The Department of Health (DOH) pleaded with the people who descended on Quiapo Church and its vicinity for the annual Feast of the Black Nazarene to go into self-quarantine and closely watch for any symptoms of Covid-19.
To prevent a superspreader event, officials cancelled the Jan 9 “traslacion”, a procession which draws hundreds of thousands of barefoot devotees who follow the image of the centuries-old statue of Jesus Christ carrying a cross on a float being pulled by rope for more than 20 hours through central Manila’s major streets from Rizal Park to Quiapo Church.
In a statement on Saturday, the DOH advised those who took part in the annual veneration of the Black Nazarene “to minimise interactions, especially with the vulnerable members of their households, and to conduct active self-monitoring for any symptoms”.
In lieu of the procession, church authorities scheduled 15 Masses starting before dawn on Saturday, but with only 400 people allowed inside the church each time.
Thousands outside followed the rites that were shown live on 12 large television screens around the church.
By noon on Saturday, at least 400,000 devotees had been to the church and its vicinity since Friday night, according to Manila police chief Brig-Gen Leo Francisco.
The religious event attracted the biggest crowds in Metro Manila since the start of the Covid-19 pandemic last year.
The city government of Manila reported that 2.3 million devotees joined last year’s traslacion.
The police reported crowds in the vicinity of nearby San Sebastian Church, Santa Cruz Church and Nazarene Catholic School.
Several thousands of officers were deployed to ensure social distancing in the crowd.
This year, Manila’s Public Employment Service Office had set up booths around Quiapo to distribute masks to devotees for free.
Devotees were also asked to fill out contact tracing forms at various checkpoints around Quiapo Church, but some submitted theirs online.
The DOH said devotees who went to Quiapo and later showed symptoms of Covid-19 must immediately inform their Barangay Health Emergency Response Teams “for appropriate management and referral”.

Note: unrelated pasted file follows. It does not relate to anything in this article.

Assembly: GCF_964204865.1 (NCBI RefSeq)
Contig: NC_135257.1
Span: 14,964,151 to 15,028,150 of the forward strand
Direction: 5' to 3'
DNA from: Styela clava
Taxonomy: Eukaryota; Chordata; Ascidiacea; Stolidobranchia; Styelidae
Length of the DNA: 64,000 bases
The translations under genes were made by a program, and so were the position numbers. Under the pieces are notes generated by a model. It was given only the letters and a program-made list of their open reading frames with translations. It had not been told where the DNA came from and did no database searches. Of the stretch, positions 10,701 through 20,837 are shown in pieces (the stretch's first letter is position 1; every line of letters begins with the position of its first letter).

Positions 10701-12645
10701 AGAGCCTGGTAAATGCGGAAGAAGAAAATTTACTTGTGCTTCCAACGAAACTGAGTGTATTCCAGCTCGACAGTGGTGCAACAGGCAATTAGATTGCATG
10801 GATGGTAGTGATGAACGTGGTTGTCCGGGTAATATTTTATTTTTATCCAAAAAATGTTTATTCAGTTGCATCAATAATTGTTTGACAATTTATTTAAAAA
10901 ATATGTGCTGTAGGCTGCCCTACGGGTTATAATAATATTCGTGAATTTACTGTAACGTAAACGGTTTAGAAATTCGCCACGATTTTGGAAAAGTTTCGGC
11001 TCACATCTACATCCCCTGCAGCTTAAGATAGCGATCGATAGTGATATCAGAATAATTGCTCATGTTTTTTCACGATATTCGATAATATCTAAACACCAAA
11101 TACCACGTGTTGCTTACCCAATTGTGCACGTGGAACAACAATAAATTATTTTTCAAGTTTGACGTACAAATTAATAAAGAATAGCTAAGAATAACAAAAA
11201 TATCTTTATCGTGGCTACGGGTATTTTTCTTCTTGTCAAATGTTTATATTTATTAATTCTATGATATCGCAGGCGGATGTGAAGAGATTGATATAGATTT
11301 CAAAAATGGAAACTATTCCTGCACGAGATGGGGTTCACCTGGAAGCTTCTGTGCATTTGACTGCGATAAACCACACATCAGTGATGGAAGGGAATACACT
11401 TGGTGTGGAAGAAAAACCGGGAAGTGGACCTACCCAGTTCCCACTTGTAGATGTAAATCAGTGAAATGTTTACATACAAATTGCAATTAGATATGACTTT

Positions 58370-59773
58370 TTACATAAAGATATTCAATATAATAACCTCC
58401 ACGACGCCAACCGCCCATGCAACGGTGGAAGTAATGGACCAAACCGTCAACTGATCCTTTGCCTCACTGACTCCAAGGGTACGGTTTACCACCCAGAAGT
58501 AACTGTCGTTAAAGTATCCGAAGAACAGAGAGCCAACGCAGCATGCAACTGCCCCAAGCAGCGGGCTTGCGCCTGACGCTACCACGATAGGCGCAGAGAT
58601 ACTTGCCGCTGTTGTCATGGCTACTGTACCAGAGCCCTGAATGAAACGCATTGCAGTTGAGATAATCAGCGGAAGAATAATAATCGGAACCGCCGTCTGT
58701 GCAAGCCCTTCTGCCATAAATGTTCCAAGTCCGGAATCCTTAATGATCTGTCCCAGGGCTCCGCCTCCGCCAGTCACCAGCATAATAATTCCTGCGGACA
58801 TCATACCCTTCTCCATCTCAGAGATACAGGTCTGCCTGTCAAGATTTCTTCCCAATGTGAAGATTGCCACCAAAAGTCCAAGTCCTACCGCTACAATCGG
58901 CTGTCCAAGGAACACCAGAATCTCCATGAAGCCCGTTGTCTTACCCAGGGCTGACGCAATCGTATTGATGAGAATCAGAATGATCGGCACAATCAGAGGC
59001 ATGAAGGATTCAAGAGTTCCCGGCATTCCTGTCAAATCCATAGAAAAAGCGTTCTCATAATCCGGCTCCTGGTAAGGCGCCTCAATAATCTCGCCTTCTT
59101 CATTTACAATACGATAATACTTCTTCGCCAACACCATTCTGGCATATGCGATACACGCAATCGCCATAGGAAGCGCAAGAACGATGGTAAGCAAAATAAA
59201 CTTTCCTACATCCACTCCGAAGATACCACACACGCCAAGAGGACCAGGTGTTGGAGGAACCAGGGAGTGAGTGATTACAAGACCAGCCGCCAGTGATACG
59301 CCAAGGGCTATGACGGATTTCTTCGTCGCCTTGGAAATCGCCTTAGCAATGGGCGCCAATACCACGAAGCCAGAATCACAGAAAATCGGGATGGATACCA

It also urged local governments, especially in the National Capital Region, to coordinate with Quiapo Church to secure a list of devotees who went to Quiapo, and to actively monitor their constituents who participated in the event for early detection.
“We’re really going to need a miracle to stop a superspreader event in Quiapo right now, ” Dr Edsel Salvana, a member of the technical advisory group of the DOH, said in a tweet before noon on Saturday.
“Please don’t go (to Quiapo), ” said the molecular biologist and infectious diseases expert.
“Aren’t we supposed to watch out for each other?
“Putting others at risk is about as un-Christian as it gets. Let’s keep each other safe.”
His appeal on Twitter, which had over 1,000 likes and shares, did not reach the tens of thousands who ignored similar pleas from authorities to stay home.
The risk of catching the virus, which has infected nearly half a million people in the country, did not bother Marlene Ordiales, 58, who believed the Black Nazarene would protect her.
“I don’t mind the pandemic. I leave it up to God, ” Ordiales told AFP as she waited to enter the church. — Philippine Daily Inquirer/ANN